My heart starts to race. It feels like it’s going to explode. My throat closes and I’m having trouble breathing. My palms are sweating now, and my head is dizzy. I feel like I might fall, I want to run, but I don’t know where…
This reaction is a way to describe what people feel when they are suffering from a phobia. A phobia is an intense, ridiculous amount of fear of something or a situation that is far from what really could happen. Phobias affect people of all ages. The National Institute of Mental Health has stated that 5.1%-12.5% of all American’s encounter some sort of phobia. They are the most common psychiatric illness among women of all ages and men over 25.
When someone has a phobia, they start to feel panic, dread, or anxious when they are near what they are afraid of and they feel relieved when they avoid it. There is a phobia for just about everything. But, mental health professionals group them into three categories. Specific, social and agora. The two phobias I am going to discuss are all specific phobias. Specific phobias are simple and the most common.
More of us are traveling by plane these days, but that doesn’t mean we’ll enjoy the trip. “A United airlines jumbo jet hit massive air turbulence over the pacific, killing one woman and injuring 102 people.” A news report like this can be all it takes to have the fear to fly. One of the most common phobias in the world is fear of flying. Acrophobias mainly worry that the plane could crash, and they might die. US airs fearful flyer program is a great way to overcome aerophobia. Every year US airs offers this program in cities across the US. These classes are taught by a clinical social worker, and a pilot, that help people through aviation education, relaxation techniques, and a short flight.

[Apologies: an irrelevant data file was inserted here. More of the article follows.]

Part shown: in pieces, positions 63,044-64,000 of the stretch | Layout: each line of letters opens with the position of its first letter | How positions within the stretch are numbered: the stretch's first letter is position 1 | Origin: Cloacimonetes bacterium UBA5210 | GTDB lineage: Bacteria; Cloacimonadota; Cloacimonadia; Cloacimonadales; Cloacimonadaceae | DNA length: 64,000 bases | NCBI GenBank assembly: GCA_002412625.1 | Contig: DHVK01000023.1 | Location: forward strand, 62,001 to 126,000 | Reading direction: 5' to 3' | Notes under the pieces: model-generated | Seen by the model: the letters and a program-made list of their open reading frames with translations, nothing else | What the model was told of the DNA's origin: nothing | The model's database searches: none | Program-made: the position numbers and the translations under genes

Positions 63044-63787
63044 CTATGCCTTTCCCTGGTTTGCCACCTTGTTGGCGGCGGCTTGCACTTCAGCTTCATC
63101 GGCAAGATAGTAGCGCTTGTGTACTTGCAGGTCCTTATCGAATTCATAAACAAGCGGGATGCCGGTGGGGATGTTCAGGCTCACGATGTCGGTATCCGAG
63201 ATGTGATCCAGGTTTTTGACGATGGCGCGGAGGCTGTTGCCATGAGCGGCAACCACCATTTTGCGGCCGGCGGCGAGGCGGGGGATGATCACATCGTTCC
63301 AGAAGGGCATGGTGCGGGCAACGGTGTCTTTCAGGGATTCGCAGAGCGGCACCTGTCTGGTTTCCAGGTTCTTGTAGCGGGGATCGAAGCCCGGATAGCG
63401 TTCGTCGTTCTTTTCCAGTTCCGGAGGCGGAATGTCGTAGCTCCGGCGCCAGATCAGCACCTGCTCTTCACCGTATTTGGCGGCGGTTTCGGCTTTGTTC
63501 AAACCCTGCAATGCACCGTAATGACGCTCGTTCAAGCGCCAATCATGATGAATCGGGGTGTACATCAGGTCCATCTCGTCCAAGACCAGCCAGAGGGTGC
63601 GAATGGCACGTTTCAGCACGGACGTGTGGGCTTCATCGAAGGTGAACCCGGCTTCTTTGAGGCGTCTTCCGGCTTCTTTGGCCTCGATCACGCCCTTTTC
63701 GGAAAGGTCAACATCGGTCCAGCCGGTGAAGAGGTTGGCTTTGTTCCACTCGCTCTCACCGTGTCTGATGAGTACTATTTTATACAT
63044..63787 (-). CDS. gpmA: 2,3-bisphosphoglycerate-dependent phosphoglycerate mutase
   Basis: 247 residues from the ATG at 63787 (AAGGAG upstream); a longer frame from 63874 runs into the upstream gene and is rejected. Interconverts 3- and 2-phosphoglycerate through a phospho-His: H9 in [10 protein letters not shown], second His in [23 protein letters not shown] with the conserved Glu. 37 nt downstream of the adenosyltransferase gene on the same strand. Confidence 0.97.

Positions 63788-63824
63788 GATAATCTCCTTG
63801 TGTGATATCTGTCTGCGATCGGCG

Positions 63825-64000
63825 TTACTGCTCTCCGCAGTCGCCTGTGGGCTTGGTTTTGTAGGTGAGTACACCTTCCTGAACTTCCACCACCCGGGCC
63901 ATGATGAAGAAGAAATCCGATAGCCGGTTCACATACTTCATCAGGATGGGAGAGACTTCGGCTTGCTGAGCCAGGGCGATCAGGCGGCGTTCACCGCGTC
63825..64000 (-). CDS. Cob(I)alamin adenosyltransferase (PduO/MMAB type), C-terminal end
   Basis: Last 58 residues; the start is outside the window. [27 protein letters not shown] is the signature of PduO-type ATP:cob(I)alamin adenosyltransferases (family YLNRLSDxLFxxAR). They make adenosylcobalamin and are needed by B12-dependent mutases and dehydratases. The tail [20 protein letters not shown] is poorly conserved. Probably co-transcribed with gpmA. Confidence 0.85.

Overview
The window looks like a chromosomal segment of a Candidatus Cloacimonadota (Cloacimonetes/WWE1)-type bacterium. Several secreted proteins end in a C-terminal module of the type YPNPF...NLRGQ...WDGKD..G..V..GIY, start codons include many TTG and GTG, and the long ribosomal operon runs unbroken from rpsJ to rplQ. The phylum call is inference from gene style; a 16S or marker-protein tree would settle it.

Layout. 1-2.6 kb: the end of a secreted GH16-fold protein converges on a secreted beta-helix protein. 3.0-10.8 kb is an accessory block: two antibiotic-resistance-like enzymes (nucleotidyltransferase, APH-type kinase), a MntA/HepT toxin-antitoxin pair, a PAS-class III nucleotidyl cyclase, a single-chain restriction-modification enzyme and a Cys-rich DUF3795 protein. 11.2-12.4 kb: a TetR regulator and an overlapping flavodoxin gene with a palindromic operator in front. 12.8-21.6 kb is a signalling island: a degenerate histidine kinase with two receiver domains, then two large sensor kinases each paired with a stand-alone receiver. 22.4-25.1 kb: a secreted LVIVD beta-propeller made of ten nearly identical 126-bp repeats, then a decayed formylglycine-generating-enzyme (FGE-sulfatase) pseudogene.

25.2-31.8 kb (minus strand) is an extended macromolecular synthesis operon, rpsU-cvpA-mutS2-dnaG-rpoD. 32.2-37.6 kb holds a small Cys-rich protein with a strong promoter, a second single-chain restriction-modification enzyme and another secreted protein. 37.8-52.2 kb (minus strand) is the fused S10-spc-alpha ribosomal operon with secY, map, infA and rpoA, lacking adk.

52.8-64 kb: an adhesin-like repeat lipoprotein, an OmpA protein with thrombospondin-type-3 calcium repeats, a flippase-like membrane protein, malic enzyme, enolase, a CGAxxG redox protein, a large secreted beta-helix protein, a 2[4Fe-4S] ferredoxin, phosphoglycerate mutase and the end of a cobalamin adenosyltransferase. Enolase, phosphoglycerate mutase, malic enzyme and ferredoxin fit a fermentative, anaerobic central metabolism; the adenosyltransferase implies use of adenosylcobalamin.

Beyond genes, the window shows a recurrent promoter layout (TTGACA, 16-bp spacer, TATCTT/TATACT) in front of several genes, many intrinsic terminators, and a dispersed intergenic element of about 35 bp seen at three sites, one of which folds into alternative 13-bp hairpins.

A woman named Hillary decided one day to try a treatment sort of like the program offered by US airs. As a kid, Hillary loved to go on airplanes. “I loved the smell of jet fuel, the peanuts, the playing cards, the free cans of coke” explains Hillary. One day, when she was about twenty, she was on a rocky flight and began to panic. She was afraid she was going to die during the flight. After that, she tried different things to help her through a flight, such as carrying good-luck charms or sitting in certain spots on the plane. Four years later, she realized that she had a phobia and enrolled in a three-day workshop called “freedom from fear”. The goal of her group of twelve people was to fly from New York to Boston and back by the third day of the workshop. They learned technical information about flying, and practiced ways to get rid of their fears, such as breathing and relaxing. They also explored the controls, opened the doors and windows and walked around on the plane to feel more comfortable. On the third day everyone took the trip and did fine. After other flights since then, Hillary says she is not crazy about flying, but its not as bad a before.
So, we’re not all afraid of the same thing, but you know that feeling, when your hesitant for a split second at the tip of a steep track after a long, slow climb. You know what’s about to happen and there’s no way to avoid it now. You grip the handrail, palms sweating, heart pounding and brace yourself for the wild ride down. Most of us have experienced that sudden rush of fear, and get a thrill out of it. But, people who suffer from Coaster phobia, the fear of roller coasters, try to avoid it.
So, what is it that you have that intense, ridiculous amount of fear for? Phobias affect people of all ages, so you’re not alone. There are therapies out there to help. Why live your whole live avoiding something you might have enjoyed?